Brazil Real rises amid bets new government will revive economy




Brazil’s Real advanced as the central bank refrained from intervening to weaken the currency for the third straight session and amid speculation former bank chief Henrique Meirelles would become finance minister if President Dilma Rousseff is ousted.
The currency gained 0.4 percent to 3.5165 per dollar as of 9:02 a.m. in Sao Paulo, extending its gain this year to 13 percent as it climbed the most among 16 major currencies tracked by Bloomberg.
The real has gained every day this week as the central bank held off on selling reverse swaps that tend to weaken the currency. Beginning March 21, policy makers re-introduced a program created in 2005 to slow the real’s appreciation from curtailing Brazilian exports and have since sold $34 billion of reverse swap contracts, which are the equivalent of buying dollars in the futures market. On Tuesday, Brazil’s Vice President Michel Temer told O Globo newspaper that Meirelles would become his finance chief if Rousseff is impeached.
“Meirelles is a good name, a name that markets will respond well to,” said Mike Moran, the head of economic research for the Americas at Standard Chartered Plc, which gets more than half its revenue from emerging markets. “The absence of more reverse swaps suggests the central bank is comfortable with the real in a 3.4-3.6 range for now.”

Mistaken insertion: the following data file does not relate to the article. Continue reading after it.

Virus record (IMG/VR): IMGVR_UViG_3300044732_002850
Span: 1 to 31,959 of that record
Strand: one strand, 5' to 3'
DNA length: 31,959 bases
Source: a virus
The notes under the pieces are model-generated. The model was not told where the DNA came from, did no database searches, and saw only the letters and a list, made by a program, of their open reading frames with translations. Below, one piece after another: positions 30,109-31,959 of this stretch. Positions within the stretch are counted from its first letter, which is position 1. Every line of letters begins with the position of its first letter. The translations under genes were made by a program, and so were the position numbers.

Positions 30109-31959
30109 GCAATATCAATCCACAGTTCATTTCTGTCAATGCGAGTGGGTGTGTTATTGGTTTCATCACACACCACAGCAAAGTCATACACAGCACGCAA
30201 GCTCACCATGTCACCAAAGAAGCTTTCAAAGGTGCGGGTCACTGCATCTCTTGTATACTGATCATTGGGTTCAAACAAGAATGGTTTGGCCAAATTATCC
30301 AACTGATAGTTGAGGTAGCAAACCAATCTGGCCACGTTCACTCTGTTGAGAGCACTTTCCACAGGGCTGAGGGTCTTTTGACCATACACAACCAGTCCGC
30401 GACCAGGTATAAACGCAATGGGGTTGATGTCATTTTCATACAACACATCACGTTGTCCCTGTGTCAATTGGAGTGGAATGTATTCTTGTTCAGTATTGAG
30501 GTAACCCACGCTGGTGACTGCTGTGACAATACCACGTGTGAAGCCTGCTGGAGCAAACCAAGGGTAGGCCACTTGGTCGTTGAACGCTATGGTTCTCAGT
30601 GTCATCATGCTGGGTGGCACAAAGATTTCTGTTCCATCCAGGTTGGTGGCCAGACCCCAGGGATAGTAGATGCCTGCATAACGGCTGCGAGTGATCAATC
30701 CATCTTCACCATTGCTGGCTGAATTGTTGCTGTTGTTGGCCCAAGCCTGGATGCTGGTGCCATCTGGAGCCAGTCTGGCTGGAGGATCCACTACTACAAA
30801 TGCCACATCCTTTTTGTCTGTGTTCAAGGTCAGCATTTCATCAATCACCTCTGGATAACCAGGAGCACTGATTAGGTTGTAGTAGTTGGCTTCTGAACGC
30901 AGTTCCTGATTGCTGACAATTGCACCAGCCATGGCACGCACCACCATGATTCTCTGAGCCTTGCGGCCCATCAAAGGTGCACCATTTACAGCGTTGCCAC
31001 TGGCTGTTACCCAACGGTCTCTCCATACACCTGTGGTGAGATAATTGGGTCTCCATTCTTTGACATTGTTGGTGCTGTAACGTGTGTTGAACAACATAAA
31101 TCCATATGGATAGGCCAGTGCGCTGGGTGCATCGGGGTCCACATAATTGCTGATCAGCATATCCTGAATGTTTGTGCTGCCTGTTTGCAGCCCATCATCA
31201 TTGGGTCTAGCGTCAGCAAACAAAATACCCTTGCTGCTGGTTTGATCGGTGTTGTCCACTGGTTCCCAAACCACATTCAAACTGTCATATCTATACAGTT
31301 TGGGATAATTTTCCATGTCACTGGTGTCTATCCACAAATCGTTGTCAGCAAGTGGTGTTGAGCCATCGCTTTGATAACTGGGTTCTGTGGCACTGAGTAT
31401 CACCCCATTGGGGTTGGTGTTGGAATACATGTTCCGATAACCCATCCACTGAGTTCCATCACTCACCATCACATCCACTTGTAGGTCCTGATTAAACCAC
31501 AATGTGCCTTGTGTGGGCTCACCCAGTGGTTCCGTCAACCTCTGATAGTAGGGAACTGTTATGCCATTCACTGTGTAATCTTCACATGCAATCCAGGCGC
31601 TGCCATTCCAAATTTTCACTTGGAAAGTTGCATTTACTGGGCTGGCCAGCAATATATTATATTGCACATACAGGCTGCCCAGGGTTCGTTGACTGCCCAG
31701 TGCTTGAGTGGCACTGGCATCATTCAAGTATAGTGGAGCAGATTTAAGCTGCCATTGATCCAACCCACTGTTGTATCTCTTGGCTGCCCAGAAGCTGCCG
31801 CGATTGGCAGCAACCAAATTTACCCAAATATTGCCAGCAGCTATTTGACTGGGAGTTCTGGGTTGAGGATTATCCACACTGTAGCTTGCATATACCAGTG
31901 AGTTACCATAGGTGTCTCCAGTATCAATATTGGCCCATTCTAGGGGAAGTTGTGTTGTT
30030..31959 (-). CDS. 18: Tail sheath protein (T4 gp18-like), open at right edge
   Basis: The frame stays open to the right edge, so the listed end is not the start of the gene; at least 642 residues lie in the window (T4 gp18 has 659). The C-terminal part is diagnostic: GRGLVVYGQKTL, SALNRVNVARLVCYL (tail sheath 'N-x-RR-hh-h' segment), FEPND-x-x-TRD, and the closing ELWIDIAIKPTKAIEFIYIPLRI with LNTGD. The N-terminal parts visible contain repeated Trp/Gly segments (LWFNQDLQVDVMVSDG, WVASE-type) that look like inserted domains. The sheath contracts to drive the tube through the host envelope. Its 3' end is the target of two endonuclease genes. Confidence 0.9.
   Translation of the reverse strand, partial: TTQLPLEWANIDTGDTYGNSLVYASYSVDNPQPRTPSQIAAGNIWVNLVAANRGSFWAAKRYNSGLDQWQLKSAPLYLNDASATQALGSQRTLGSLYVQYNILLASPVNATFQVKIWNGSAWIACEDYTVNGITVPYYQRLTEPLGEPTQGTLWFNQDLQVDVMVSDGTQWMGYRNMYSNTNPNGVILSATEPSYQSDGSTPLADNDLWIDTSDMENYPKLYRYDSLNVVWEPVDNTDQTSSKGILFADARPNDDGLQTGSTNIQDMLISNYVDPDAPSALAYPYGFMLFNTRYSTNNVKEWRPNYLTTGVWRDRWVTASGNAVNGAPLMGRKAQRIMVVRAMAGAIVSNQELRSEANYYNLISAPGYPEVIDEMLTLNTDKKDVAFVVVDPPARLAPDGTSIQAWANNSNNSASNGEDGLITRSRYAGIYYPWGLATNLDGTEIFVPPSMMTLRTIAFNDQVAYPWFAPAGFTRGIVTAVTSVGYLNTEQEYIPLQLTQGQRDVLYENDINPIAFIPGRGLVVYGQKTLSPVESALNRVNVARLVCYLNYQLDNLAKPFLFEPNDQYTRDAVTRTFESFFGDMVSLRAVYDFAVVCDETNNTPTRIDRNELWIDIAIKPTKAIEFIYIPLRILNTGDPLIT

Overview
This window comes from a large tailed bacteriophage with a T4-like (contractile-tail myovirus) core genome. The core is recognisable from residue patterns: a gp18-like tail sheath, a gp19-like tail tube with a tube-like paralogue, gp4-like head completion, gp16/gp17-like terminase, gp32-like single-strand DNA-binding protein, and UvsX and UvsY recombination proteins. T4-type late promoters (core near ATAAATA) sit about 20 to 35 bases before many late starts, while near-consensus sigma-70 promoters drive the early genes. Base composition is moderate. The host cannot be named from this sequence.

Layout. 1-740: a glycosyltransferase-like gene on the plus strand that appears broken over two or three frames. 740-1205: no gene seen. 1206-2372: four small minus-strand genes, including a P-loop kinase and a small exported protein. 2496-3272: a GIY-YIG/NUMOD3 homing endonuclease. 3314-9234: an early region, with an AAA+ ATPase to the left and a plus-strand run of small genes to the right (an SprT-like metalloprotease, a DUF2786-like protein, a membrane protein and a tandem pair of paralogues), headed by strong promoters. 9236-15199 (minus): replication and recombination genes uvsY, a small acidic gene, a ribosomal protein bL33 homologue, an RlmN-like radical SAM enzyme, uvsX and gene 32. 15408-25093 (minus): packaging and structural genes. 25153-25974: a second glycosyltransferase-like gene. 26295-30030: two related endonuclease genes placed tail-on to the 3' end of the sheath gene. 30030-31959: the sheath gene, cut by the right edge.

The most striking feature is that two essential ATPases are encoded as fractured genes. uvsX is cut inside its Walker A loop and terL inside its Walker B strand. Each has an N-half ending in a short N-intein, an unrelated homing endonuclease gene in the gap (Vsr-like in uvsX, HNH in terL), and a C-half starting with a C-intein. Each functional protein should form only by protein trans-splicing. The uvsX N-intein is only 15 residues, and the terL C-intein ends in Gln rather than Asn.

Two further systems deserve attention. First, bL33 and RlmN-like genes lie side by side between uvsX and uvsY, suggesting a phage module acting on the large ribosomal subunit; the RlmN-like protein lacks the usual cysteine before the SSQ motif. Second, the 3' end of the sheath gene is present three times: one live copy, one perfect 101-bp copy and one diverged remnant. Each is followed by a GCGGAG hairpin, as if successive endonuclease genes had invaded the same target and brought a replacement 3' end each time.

The real is the best performing currency among its most-traded counterparts this year and Brazil’s stocks are among the world’s biggest gainers on wagers that an impeachment would usher in a new government better able to pull the country out of its worst recession in a century.
One-month implied volatility rose 0.03 percentage point to 19.33 percent, the highest among the 16 most traded currencies. The cost of insuring Brazilian bonds in the credit-default swaps market for five years declined 5.4 basis points to 342.7basis points.

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